There is a parallel between sports and democracy. Both depend on the ability to say, “You whipped me fair and square this round; just wait till next round.” And both, as we know them today, were English inventions.
I have never been much of a fan or an enthusiast of sports. I went out for track my last year of high school and rugby the last two years of college, just for the experience. And if I or a close family member is attending a school sports event, I will cheer for the appropriate teams. Otherwise I’m pretty indifferent. The practice of sports, especially team sports, may teach certain skills you don’t learn in class; but I have never been impressed with the superior morality of athletes – far from it!
And yet the necessary customs of competitive sports are very similar to those required for a functioning democracy. It is necessary to be able to say, “You beat me fair and square, but just wait for next season,” or it wouldn’t be sports, it would be war. The same is true of democratic elections. We must play fair and be able to say, “ We lost this round, but just wait till next time.” That was one reason why the affair of January 6, 2021 [Epiphany] was so distressing; a mob actually broke into the Capitol with the avowed intent of changing the election results! But instead they merely escalated the stakes of the game. In fact, exactly four years before – to the very day – a number of Democrats in the House shouted objections to certifying Trump’s victory. They could not get a single vote in the Senate, and therefore, as outgoing Vice President and therefore President of the Senate, Joe Biden declared, “It is over.”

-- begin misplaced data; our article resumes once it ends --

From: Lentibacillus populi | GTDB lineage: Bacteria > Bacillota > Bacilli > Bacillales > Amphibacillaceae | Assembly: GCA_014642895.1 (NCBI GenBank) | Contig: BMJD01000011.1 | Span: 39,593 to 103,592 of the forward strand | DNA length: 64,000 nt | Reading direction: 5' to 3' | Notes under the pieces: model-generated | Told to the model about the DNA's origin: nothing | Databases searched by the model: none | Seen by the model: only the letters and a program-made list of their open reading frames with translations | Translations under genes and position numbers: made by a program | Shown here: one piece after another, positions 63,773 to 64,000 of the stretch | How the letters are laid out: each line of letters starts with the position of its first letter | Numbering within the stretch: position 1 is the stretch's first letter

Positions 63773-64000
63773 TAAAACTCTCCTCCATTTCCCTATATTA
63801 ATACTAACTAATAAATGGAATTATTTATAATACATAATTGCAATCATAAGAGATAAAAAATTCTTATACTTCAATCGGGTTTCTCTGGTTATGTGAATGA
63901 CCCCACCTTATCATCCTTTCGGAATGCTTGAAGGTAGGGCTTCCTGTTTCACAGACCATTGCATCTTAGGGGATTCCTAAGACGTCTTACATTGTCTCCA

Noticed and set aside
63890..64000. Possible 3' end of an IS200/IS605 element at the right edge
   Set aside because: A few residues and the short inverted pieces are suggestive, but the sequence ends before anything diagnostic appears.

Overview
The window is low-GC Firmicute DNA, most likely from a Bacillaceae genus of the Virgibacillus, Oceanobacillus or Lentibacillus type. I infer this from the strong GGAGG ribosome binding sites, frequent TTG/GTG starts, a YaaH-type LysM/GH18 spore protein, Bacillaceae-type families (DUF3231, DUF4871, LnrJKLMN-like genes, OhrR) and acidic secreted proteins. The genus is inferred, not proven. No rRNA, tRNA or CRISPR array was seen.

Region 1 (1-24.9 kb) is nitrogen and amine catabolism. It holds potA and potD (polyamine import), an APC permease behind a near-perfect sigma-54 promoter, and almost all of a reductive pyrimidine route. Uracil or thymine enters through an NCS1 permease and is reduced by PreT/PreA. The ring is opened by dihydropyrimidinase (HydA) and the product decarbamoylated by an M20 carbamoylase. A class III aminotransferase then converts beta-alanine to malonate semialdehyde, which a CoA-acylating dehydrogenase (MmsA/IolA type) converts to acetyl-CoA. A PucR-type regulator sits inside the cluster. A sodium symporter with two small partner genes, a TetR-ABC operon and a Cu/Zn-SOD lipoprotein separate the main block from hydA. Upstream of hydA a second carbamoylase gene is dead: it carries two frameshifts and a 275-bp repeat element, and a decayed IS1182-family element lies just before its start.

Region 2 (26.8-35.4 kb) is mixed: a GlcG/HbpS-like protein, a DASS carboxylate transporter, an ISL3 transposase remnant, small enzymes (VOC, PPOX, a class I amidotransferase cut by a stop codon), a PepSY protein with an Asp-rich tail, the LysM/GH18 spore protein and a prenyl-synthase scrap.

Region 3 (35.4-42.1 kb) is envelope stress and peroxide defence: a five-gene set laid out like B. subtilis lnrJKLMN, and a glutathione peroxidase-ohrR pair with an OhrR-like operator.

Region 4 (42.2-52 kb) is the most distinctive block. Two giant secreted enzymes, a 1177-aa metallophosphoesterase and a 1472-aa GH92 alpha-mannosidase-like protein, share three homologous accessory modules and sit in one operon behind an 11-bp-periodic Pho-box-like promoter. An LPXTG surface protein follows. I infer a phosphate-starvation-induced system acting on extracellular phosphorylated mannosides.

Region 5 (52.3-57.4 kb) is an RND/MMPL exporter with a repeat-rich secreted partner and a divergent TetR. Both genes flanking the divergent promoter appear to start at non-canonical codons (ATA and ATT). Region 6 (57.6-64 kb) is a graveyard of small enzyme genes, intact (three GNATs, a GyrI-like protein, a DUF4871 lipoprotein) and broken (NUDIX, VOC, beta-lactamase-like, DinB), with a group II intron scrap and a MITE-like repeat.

That story sounds very American; however, it is a fact that both competitive organized sports as we know them today and electoral democracy with the possibility of change of regime, both originated in England.
[Normally we should say Britain instead of England, as we generally say Spain instead of Castile, at least since 1707. But I think the development of an elective Parliament, and a sportsmanlike turnover of power as a result, both originated in England specifically.]
In 1863 The Football Association was founded. Their version of the sport did not allow for using the hands. Certain schools demurred and adopted a hand-carrying game called Rugby football, named after a ‘public’ school where this version was popular. Oxford slang at the time liked to shorten words and add the ending ‘-er’ or ‘-ers’ to the shortened words [pronounced ‘uh’ or ‘uz’]; thus, ‘association’ football became ‘soccer’. This became the normal word in overseas English-speaking countries, including North America, where other forms of ‘football’ were more popular. [The North American forms are greatly altered but derive from rugby – and a spectator of one of them can sort of follow rugby and vice versa.]
The English also subjected cricket to this kind of organization. The Americans, and now Canada, Japan, and northern Latin America, adopted a somewhat different English bat-and-ball game called ‘rounders’ or ‘baseball’.
Because of British world dominance in the era before 1914, some of these sports spread widely around the world: baseball to the places mentioned, cricket especially to India and the Caribbean and nearby countries, and soccer [known as ‘football’ in Britain and countries not dominated by white English speakers] truly became the world sport.
As for electoral sportsmanship: the United States passed its first test of handing over the presidential office to a different party in 1800, albeit with some friction– anyone who has seen the musical, Hamilton, will know a little about that. Hamilton got shot in a duel by the loser of 1800. Mexico failed its first test in 1828 and did not achieve a successful transfer of power until the year 2000. Ironically, that same year the American presidential elections got tied up in a mess of hanging chads and were finally settled by the Supreme Court. [I suspect the Mexicans were getting a good laugh out of that!]
In any case, the ability to lose gracefully, on which both sports and democracy depend, seems to have been an English gift to the world. In recent years, at least in the United States, the ability to lose gracefully seems to be decreasing.